Dr. Douglas Feinstein: That’s a great explanation. You mentioned that there’s a lot of controversy surrounding studies on alcohol and the brain, so controversy is the fact that when we’re talking about neuroinflammation or neurodegeneration, these cells get activated and produce toxic molecules, but you have to remember that cells are not normally there to produce toxic molecules. These guys are there to remove debris and produce trophic factors, and what we found is that the alcohol doesn’t necessarily cause them to make more toxic factors, but it reduces their ability to carry out their beneficial function, so that’s also like a yin and yang of this process. One of their beneficial features is to remove amyloid as well as other junk by a whole variety of processes and we happened to focus on one of them, but there’s several others we hope to get to in the future as well.
I’m pretty confident that taking low amounts—a glass of wine per day—as suggested by the MIND diet and other diets, is probably going to be good for you, if you’ve been doing it. That being said, if you’re not drinking anything, starting to drink any alcohol at all to reduce the risk of aging or development of disease, I think is not a good idea.
Being Patient: Why did you douse the cells with so much alcohol? If you think about the effect that much alcohol would have on humans, do you think the amount you used is realistic?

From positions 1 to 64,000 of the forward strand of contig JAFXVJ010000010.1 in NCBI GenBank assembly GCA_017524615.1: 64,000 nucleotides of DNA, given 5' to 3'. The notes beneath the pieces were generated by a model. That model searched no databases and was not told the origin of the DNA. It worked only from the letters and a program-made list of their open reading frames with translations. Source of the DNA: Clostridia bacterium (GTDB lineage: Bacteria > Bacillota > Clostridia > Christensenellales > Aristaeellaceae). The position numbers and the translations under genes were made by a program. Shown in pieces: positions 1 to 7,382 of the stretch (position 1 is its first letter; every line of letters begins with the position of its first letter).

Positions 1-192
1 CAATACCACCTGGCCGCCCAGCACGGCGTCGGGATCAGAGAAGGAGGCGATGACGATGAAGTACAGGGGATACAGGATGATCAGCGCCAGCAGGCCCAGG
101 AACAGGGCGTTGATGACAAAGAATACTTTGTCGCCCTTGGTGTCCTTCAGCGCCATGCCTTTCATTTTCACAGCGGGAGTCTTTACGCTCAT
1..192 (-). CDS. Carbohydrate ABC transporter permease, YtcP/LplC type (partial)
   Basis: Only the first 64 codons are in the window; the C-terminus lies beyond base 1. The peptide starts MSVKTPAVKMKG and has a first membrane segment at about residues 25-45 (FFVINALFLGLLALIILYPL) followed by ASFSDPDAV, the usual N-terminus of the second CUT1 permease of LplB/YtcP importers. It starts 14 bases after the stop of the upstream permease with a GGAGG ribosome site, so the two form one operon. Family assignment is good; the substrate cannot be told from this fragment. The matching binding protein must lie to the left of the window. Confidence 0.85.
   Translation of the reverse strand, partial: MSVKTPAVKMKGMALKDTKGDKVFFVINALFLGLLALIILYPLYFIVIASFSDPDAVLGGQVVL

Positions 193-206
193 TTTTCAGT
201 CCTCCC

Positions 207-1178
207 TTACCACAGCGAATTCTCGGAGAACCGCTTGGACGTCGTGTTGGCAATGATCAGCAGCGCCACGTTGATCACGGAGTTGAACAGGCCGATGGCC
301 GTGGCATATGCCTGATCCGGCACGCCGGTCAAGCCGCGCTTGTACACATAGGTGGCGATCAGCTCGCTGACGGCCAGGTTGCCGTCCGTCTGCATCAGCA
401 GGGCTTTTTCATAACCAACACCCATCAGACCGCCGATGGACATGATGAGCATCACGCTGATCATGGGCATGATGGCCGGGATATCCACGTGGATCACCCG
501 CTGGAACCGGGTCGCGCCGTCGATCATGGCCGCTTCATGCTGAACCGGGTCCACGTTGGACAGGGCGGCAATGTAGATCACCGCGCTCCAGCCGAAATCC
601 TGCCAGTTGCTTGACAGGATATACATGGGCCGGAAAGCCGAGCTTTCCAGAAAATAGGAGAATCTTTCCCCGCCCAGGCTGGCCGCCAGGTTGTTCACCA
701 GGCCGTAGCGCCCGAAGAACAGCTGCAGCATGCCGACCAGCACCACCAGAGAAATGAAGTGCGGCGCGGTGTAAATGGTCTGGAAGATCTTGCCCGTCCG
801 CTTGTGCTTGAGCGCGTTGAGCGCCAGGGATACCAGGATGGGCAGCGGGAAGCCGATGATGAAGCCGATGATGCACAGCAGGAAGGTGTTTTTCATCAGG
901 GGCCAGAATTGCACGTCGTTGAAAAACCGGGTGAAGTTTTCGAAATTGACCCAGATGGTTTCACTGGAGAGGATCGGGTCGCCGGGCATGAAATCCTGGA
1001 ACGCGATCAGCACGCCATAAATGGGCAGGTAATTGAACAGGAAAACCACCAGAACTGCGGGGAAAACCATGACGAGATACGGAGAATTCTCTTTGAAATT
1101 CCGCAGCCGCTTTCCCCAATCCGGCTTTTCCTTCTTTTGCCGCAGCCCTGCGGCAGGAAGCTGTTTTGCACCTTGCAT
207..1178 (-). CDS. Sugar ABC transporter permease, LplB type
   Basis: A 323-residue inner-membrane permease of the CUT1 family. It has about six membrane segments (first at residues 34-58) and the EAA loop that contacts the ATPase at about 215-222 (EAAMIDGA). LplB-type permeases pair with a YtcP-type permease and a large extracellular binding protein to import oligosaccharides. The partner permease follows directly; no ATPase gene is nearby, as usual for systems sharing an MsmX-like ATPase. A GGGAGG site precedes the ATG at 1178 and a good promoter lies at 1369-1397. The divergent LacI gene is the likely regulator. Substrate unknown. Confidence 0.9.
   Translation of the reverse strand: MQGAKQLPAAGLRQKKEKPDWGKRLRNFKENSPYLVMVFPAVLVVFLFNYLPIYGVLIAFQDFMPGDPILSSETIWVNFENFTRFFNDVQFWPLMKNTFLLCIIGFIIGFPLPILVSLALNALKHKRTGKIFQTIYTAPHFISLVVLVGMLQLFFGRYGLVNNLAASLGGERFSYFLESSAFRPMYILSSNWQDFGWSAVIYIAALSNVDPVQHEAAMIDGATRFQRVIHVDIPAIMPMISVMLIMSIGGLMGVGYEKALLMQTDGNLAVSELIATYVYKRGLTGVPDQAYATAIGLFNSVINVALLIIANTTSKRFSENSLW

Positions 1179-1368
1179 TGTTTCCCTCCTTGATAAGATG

Dr. Douglas Feinstein: There are many answers to that. One of the reviewers asked that question in a comment on our paper when we got it back for revisions. Oftentimes, when carrying out initial studies, we want to treat the cells with high doses of stuff to see if anything’s going to happen. If you hit them with a very high dose and nothing happens, then maybe you don’t want to go back and use lower doses. We make sure that the high dose doesn’t kill the cells, which it didn’t, so that was one of the reasons. Secondly, in terms of actual human consumption, the equivalent of what we used is pretty high: It’s about 0.3 percent, and I’m sure everyone knows that the legal drinking limits in a lot of states is 0.08 percent, so we’re about three to four times higher. This is the equivalent of drinking six or eight beers or shots, or something like that, within an hour, which is the equivalent of a bottle of wine per hour, so it’s a lot. Hopefully that’s a lot for most people, but it’s not for many people. For many people, that’s normal, or they consume even higher levels. If your alcohol blood levels are that high, you’re not in good shape. Unless you’re used to it, you may be in a stupor, you may be unconscious; if you’re much higher than 0.3 percent, like 0.4 percent, it could be lethal, depending on your health, age, gender, diet and all those types of things.